The word ‘dude’ often conjures up images of surfers and Californian drop-outs, but it’s becoming increasingly well-used by English speakers all over the world.
According to the Online Etymology Dictionary, its origins are in African American Vernacular English (AAVE), the dialect spoken by African Americans throughout the United States:
1883, “fastidious man,” New York City slang of unknown origin. The vogue word of 1883, originally used in reference to the devotees of the “aesthetic” craze, later applied to city slickers, especially Easterners vacationing in the West (e.g. dude ranch, first recorded 1921).
Application to any male is recorded by 1966, U.S., originally in Black English.
The Dialect Blog looks at this further and concludes:
Here is what’s interesting, though. Dude is currently used in both African American Vernacular English and “white” dialects like General American. But it’s used somewhat differently in these two contexts.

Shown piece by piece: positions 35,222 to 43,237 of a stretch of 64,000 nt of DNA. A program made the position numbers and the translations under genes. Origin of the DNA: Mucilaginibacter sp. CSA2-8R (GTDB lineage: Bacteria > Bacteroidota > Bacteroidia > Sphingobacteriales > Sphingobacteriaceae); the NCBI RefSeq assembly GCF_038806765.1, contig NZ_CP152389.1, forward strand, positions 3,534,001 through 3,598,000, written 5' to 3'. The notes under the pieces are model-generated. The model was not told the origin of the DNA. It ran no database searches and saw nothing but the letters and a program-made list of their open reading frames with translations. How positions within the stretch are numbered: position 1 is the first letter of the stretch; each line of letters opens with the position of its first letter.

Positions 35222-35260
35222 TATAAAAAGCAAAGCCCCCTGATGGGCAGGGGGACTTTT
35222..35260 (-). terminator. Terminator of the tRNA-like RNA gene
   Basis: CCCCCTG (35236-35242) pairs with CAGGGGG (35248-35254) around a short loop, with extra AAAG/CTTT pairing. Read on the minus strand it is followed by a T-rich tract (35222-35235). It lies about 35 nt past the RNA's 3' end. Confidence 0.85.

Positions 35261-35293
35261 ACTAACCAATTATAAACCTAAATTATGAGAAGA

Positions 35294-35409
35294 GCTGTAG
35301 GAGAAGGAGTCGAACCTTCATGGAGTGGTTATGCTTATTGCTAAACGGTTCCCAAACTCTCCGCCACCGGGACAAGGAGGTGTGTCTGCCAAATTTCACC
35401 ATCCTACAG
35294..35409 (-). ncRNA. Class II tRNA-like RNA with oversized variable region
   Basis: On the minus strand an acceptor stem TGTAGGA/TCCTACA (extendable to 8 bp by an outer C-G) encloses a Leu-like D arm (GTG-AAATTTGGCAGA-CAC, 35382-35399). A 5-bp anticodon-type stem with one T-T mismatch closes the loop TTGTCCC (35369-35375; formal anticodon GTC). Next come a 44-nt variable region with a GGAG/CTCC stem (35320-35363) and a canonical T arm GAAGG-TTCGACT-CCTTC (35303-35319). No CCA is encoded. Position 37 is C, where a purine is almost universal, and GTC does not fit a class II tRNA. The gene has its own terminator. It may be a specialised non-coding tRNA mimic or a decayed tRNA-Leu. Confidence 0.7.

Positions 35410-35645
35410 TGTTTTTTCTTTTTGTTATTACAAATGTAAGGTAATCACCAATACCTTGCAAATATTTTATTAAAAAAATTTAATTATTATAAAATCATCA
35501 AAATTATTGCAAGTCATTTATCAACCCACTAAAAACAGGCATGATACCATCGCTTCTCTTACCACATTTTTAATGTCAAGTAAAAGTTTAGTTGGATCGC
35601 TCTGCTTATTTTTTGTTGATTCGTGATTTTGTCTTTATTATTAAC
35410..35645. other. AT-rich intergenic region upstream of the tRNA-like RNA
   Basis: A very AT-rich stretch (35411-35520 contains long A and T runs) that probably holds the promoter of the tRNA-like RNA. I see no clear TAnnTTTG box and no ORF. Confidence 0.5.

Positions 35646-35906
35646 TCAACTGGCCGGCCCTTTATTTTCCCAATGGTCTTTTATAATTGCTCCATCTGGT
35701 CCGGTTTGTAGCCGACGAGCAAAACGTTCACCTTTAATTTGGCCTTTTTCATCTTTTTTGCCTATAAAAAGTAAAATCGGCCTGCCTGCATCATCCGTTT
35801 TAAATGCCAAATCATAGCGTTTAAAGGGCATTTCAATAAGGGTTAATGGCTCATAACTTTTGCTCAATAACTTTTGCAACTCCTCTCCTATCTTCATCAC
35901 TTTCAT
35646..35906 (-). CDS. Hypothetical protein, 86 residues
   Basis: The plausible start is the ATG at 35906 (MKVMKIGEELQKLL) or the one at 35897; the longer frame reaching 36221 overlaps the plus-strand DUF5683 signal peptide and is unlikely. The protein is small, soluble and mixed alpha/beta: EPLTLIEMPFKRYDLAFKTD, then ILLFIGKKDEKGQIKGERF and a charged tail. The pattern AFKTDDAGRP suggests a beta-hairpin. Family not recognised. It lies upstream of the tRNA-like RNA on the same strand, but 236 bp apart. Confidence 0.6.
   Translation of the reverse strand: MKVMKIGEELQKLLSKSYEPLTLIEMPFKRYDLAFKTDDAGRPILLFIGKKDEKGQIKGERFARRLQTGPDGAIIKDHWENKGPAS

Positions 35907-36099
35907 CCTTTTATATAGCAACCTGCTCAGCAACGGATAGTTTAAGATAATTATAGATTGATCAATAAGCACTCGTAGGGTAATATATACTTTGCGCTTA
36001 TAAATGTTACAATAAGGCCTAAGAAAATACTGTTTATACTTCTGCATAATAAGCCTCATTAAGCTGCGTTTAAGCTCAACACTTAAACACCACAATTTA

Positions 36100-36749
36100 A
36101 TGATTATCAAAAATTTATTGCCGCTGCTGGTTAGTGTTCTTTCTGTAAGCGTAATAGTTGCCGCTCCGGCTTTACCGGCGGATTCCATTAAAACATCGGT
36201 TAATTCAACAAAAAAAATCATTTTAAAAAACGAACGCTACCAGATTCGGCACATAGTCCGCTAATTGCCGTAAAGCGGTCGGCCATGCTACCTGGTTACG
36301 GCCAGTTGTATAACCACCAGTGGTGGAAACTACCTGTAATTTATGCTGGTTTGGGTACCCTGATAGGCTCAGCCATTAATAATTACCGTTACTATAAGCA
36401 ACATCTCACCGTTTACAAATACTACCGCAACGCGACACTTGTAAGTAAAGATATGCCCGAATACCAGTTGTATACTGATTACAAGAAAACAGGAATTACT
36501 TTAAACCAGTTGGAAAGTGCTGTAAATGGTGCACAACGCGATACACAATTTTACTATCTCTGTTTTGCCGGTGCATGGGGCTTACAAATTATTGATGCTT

Among AAVE speakers, I have noticed that “dude” is used far more commonly in the third person. For example, an AAVE speaker might say:
“What’s wrong with that dude?”
But the sentence …
“What’s wrong with you, dude?”
… doesn’t sound right in AAVE. In California or other kinds of Englishes, on the other hand, this question would sound perfectly normal. This is my own perception, of course, but I’ve noticed that African Americans (who speak AAVE) rarely refer to the people they are directly speaking to as “dude.”
The comments on the blog post are also interesting – dude seems to have quite a history!
Do you say dude and in what context?